[Vonage.com] Rocket commercial

I believe on MSNBC (Imus) I saw a Vonage commercial with model rockets
prominent in it.
However they were "misused".
Don't complain. It was funny and obviously staged.
:)
Jerry
Reply to
Jerry Irvine
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The commercial is available online at
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-- Bob Cox ----------------------------------------------- Jerry Irv> I believe on MSNBC (Imus) I saw a Vonage commercial with model rockets > prominent in it. > > However they were "misused". > > Don't complain. It was funny and obviously staged. > > :) > > Jerry > > -- > Jerry Irvine, Box 1242, Claremont, California 91711 USA > Opinion, the whole thing. > Please bring common sense back to rocketry administration. (too late) > Produce then publish.
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Ebay.
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Reply to
Bob Cox
I'm almost afraid to ask: who is the parent company of Vonage?
Bob Kaplow NAR # 18L TRA # "Impeach the TRA BoD" >>> To reply, remove the TRABoD!
Reply to
Bob Kaplow
Hope folks out there don't start thinking that this sort of thing happens all the time with our models. Did see a Fatboy on an E9-4 lurch off the pad taking the launch rod with it. It went up 40 or 50 feet, turned 90 degrees and went parallel to the ground. As it made the 90 degree turn, the rod feel off and it continued the flight horizontally and I could see the entire flight. I could appreciate the slight ballistic drop from gravity and the ejection charge blew a great chute out. Took like 3 seconds to land. :)
Kurt Savegnago
Reply to
Kurt
How is that even possible? Could someone "seasoned" enough to be flying E-motors; actually be careless enough to launch something that was too tight on the rod, or with a rod that loose/unsecure?
Reply to
Greg Heilers
Sci-fi has been running a commercial for a new show 'Master Blasters', or something like that. It shows one model exploding in mid air about 8 ft. above the pad (big fireball too), and another doing low loops over the ground.
Reply to
John Bowles
Not only possible but witnessed by a large number of people. Simply the rod was apparently loose, the modeler didn't notice any binding on the launch lug and the event occured. Tim Lehr of Wildman Rocketry was announcing. I think if the rod hadn't fallen off, it would have crashed. After the direction changed 90 degrees, the rod fell off and the rocket flew normally albeit at 90 degrees. It was a feak occurrence and nothing further happened during the launch. The young lady modeler got the rocket back unharmed and launched it up several more times in a normal fashion.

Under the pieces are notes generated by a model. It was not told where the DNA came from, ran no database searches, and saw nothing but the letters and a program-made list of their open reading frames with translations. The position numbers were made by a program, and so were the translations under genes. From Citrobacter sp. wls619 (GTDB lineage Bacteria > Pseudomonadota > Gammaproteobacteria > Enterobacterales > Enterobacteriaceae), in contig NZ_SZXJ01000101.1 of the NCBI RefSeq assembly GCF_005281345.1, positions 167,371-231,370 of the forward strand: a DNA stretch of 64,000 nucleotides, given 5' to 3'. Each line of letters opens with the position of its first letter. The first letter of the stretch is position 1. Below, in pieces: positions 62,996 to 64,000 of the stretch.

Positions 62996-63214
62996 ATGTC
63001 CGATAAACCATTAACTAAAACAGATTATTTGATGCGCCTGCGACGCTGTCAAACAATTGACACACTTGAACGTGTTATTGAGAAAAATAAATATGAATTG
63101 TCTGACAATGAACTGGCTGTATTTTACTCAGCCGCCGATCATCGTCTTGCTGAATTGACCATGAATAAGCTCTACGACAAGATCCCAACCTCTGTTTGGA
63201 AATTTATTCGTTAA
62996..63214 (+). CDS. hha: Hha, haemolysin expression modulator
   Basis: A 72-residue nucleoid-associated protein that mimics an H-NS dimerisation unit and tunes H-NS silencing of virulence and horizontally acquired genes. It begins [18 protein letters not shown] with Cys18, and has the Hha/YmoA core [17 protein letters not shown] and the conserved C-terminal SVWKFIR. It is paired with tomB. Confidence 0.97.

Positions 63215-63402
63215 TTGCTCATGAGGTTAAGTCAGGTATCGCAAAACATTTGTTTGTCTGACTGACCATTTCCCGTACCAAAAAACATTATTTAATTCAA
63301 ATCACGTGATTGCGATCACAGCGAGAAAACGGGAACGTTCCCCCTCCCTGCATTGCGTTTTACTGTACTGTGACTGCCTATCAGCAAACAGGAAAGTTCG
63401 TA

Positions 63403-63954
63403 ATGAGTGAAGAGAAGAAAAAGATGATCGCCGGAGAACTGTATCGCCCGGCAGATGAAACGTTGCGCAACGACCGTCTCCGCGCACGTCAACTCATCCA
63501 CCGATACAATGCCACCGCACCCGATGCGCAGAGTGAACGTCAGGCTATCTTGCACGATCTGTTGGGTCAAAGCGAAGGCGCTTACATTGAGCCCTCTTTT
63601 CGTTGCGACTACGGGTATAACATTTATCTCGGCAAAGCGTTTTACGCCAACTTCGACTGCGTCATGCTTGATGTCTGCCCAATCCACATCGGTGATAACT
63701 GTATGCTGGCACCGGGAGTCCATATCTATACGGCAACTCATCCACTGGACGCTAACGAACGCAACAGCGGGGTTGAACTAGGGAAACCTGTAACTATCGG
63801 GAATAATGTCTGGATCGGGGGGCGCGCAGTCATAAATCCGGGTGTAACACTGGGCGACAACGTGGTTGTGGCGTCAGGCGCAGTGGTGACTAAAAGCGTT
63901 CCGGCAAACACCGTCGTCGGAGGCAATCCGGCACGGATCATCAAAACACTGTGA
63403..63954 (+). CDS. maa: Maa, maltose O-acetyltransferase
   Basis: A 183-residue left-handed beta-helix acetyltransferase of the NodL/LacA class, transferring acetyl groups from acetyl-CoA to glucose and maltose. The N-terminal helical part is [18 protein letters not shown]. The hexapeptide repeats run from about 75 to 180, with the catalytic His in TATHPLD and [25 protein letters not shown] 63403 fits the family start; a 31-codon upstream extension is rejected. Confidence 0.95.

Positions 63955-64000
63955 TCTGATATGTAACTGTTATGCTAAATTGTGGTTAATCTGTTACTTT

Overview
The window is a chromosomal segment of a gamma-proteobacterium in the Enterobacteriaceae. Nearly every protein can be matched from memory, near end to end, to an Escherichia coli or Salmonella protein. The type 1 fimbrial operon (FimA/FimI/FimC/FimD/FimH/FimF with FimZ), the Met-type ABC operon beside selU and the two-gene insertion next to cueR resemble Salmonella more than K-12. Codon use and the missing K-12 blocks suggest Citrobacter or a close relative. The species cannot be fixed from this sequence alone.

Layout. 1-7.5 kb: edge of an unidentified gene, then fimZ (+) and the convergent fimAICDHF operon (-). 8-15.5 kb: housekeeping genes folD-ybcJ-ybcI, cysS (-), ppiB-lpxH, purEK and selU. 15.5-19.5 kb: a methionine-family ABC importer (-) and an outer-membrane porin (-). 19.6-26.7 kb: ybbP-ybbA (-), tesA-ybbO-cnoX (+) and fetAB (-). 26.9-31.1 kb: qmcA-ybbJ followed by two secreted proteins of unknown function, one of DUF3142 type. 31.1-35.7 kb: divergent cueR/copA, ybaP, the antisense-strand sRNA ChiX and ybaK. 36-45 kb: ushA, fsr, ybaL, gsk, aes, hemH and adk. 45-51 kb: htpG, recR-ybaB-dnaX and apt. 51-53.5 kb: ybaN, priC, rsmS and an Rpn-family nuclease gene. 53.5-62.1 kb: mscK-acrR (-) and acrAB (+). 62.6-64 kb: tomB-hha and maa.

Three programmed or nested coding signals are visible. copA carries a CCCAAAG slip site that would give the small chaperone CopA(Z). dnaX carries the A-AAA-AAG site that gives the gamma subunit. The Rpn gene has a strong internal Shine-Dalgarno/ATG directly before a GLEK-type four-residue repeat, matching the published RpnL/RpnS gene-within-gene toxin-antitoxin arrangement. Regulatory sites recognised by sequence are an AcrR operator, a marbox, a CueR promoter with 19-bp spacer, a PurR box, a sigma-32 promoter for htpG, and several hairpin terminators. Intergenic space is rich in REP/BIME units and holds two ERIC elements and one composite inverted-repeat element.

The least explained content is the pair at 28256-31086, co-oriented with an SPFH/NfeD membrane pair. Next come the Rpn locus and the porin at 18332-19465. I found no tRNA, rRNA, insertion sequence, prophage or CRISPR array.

AKS
Reply to
Kurt
I believe the show's premise is to show crazy stuff exploding and such.
Several prominent rocketeers will be on one or more episodes.
Brian Elfert
Reply to
Brian Elfert
The only time I've had one hang up was with a Centuri Columbia Shuttle but it was from crud build up. I had been flying over 20 years at the time. We had launched approx. 10 times in about 30 minutes and I was busy helping a 4 year old prep her rocket and allowed myself to be distracted.
The rod was plenty tight but should have been cleaned after a couple of flights. The Shuttle made it to within 6" of the top of the rod before the crud locked it tight. Even though it was only a C6, it took the rocket, rod & small Estes pad, about 15 feet in the air, then fell back down, landed in an upright position, with the rocket still on the rod. We could hear the delay burning and then the ejection fired.
After a moment or two, my son who was 9 at the time, started laughing. All my 4 year old daughter said was " Do it again daddy, do it again! She's almost 20 now and always brings it up when she goes flying with me.
Randy
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Reply to
<randyolb
Sorry, almost forgot. The incident coined a family rocket phrase, "Yogi Bear landing."
For those who don't know, there is a Yogi cartoon where he jumps from a helicopter, hits the ground and then the chute pops.
Randy
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Reply to
<randyolb
ha ha ha ha!
I've heard the Yogi phrase mentioned before on here.... Good to finally know where it come from..... .I knew it was from The Yogi Bear cartoons but didn't know what actually took place....
Reply to
CJC
Yes, and they won. I know the guy who did it, he's in our Civil Air Patrol squadron. There's actually a lot more to the clip, and he went through and described all the things they had to do to get it 'right' at our last big model rocket weekend.
David Erbas-White
Reply to
David Erbas-White
There's a music video playing on MTV2, "An Honest Mistake" by The Bravery. The basic storyline is a long, highly involved and pretty fun Rube Goldbergian series of devices. One of them is a crash test dummy in a chair on a rail. The chair is propelled along by what looks like two model rockets mounted on the side. It's only a couple of brief shots, but they look like Estes Big Berthas or maybe Quest Big Bettys and model rocket engines (not HPR). I can't recall if the engines were electrically or fuse lit, though. Anyone else caught it?
Reply to
Michael Roy Hollihan

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